In professional baseball, a pitcher is removed from a game after pitching approximately 100 pitches. He is sent to the locker room, shoulder iced down, and allowed to rest for the next 2 or 3 games before pitching again. This is done to prevent an overuse injury from occurring. In our work environments, we don’t have the luxury to rest for 2 or 3 days after a hard days work.
In the manual material handling (MMH) world, we are placed in situations that require us to lift, carry, move and repeat forceful activities throughout the day. In fact, many of us depend on the days work to maintain our fitness level. Our body adapts to the rigors of the work environment and hopefully we cope with the physical stress. Rarely do we prepare the body for work like the athlete prepares his or her body for a sporting event.
If on any day we go over and above our routine we feel the aches and pains a day or two later. That’s normal physiology. Your body will either adapt if the activity is repeated or repair in 3 or 4 days if the activity is avoided. As an aging workforce, our physiology becomes less adaptable to physical stress. With age and overuse, the body can sustain an injury because the work exceeds the physical capacity of the worker.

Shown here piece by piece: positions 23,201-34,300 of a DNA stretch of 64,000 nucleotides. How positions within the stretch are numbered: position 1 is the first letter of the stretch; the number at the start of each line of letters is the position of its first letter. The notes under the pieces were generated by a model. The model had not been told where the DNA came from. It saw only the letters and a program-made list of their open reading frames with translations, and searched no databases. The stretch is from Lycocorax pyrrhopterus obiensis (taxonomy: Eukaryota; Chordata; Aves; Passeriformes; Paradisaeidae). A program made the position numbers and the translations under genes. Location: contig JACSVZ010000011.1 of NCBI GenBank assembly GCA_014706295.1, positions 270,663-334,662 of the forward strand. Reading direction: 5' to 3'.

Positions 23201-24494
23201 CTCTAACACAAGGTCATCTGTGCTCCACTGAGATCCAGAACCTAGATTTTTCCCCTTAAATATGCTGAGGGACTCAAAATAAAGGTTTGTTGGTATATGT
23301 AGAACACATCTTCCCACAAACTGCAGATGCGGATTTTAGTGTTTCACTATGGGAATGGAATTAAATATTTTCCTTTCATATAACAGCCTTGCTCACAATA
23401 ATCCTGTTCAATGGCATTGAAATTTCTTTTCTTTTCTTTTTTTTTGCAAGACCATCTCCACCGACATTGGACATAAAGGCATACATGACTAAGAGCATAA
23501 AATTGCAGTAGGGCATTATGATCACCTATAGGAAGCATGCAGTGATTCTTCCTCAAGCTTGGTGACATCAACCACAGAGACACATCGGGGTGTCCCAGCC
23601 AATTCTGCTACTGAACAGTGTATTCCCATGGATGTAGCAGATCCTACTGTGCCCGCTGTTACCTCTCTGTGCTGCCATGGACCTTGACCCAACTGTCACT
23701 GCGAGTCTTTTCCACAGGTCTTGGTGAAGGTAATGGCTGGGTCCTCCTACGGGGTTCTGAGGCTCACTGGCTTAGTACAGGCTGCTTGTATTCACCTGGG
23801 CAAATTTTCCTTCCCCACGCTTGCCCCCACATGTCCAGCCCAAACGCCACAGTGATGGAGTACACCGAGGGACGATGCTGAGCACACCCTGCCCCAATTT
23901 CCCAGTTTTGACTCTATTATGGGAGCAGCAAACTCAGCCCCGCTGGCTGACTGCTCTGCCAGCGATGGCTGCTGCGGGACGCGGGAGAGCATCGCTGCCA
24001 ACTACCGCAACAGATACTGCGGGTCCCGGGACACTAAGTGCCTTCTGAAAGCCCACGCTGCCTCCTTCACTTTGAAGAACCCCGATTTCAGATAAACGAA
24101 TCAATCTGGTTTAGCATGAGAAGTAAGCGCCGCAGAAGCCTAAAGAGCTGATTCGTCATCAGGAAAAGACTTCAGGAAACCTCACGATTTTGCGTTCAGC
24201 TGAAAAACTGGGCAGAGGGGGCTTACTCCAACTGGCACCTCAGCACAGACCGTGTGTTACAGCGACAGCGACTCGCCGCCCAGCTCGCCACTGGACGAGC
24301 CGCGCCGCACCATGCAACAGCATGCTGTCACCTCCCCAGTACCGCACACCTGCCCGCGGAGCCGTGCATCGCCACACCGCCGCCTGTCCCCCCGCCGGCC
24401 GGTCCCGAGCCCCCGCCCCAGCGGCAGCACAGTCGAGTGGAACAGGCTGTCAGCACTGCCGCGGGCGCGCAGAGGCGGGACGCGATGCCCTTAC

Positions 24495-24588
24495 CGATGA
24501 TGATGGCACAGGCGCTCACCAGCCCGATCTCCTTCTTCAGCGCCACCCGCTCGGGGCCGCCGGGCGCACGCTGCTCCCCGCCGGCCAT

In MMH jobs, you should prepare your body for the start of the workday. Your core needs to be warmed with a brisk walk or light jog in place. Once warmed up, you are prepared to stretch the muscles, tendons and joints that will be required to perform the physical tasks of the day. When the body is warmed up and stretched it is ready for the workday.
Like a game, half time comes at lunch. The industrial athlete rests and nourishes the body for the second half. However, it is important to remember to warm up and stretch again. At the end of the day it is important to spend some recovery time stretching muscles that have been worked hard throughout the day. This will assure the next day you are refreshed and ready to work.